EJToday: Top Headlines
EJToday is SEJ's selection of new and outstanding stories on environmental topics in print and on the air, updated every weekday. SEJ also offers a free e-mailed digest of the day's EJToday postings, called SEJ-beat. SEJ members are subscribed automatically, but may opt out here. Non-members may subscribe here. EJToday is also available via RSS feed. Please see Editorial Guidelines for EJToday content.
"MOBILE, Alabama -- Three people were hurt in a fuel barge explosion on the east side of Mobile River on Wednesday night, Mobile Fire-Rescue reported.
"CLEARWATER -- Despite warnings from scientists, rising sea levels still seem little more than a distant, imperceptible threat, a phenomenon whose change is measured in centimeters over decades."
"Underfunded agency faces the challenge of finding answers to key questions: When did Exxon's pipeline rupture and when did the company learn of the spill?"
"Before Disney World, Silver Springs in Central Florida was for decades one of the state's most popular tourist destinations."
"Giant snail invasion puts more than 500 plant species and even stucco and plaster at risk. More than 1,000 giant African land snails caught each week in Miami and invasion expected to spread in upcoming rainy season."
"They’re back. Seventeen years after a major swarm of bug-eyed cicadas staged one of nature’s weirdest — and loudest — mating rituals, their offspring are preparing to rise in Washington’s suburbs and the Mid-Atlantic."
"Two Arkansas women sue ExxonMobil after its Pegasus pipeline ruptured, spewing oil onto lawns and roads. The $5 million class-action suit charges the pipeline spill has permanently diminished their property value."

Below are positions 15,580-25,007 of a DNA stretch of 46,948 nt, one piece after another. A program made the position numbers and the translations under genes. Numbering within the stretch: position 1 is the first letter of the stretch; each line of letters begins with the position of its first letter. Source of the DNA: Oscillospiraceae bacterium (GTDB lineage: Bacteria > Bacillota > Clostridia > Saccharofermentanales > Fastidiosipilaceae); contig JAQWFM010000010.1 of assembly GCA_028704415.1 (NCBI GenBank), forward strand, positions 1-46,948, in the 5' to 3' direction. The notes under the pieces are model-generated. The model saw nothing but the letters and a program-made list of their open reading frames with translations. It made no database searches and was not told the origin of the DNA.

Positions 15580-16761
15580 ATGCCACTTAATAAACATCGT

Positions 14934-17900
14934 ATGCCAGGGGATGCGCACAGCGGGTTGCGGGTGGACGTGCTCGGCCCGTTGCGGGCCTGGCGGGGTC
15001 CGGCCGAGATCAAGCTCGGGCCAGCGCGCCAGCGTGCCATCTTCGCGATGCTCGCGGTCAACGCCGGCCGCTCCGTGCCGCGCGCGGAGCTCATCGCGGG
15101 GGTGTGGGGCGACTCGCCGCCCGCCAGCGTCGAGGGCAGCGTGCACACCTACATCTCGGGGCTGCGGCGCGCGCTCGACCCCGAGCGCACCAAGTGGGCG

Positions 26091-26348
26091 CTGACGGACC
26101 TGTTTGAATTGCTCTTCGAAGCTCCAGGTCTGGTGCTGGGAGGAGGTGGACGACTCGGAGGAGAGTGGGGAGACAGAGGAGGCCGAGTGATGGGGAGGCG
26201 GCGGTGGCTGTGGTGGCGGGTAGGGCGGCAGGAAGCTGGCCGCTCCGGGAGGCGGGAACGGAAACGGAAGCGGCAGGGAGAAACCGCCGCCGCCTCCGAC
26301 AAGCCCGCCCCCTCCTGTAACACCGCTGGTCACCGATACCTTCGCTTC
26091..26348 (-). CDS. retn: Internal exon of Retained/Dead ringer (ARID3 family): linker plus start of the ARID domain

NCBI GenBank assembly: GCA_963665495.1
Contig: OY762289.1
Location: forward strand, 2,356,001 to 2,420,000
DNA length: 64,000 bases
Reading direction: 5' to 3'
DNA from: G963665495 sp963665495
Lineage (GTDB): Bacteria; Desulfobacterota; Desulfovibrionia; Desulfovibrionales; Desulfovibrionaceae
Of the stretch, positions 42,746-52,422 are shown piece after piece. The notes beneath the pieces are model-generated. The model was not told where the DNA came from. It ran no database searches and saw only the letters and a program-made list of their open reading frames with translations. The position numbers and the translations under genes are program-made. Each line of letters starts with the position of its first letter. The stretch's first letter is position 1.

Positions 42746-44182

"Coal production in Kentucky last year reached its lowest level since 1965, while shedding more than 4,000 jobs, nearly all of them in Appalachian counties, according to a new state report."
"A 'rank' odor that has spread across parts of greater New Orleans may be linked to a leak from the 192,500-barrel-per-day Chalmette refinery, the U.S. Coast Guard investigating the smell said on Thursday."
"Even as a Red Tide algae bloom is wiping out a record number of manatees in southwest Florida, a mysterious ailment is killing dozens more manatees on the state's east coast. So far, state biologists have been unable to pinpoint the cause."
"COLUMBIA, SC -- As SCE&G and other utilities work to complete atomic power plants, the law that made construction possible gives power companies less incentive to use solar, wind and other forms of alternative energy."
Rescuers are struggling to save manatees in Florida, there a Red Tide algal bloom has killed 181 of the mammals so far this year.
After CDC researchers confirmed that dengue fever had returned to the U.S., a Key West health officer said no new cases had been reported since October 2010.
"Forty years ago, when North Carolina banned using deep wells to permanently dump industrial waste, some thought the issue had been decided for good. Now state lawmakers who want to turn North Carolina into the nation’s next fracking hotspot are reopening the case for injecting brines and toxins deep underground."
"A team of state scientists has outlined serious concerns about the damage South Carolina will suffer from climate change – threats that include invading eels, dying salt marshes, flooded homes and increased diseases in the state’s wildlife."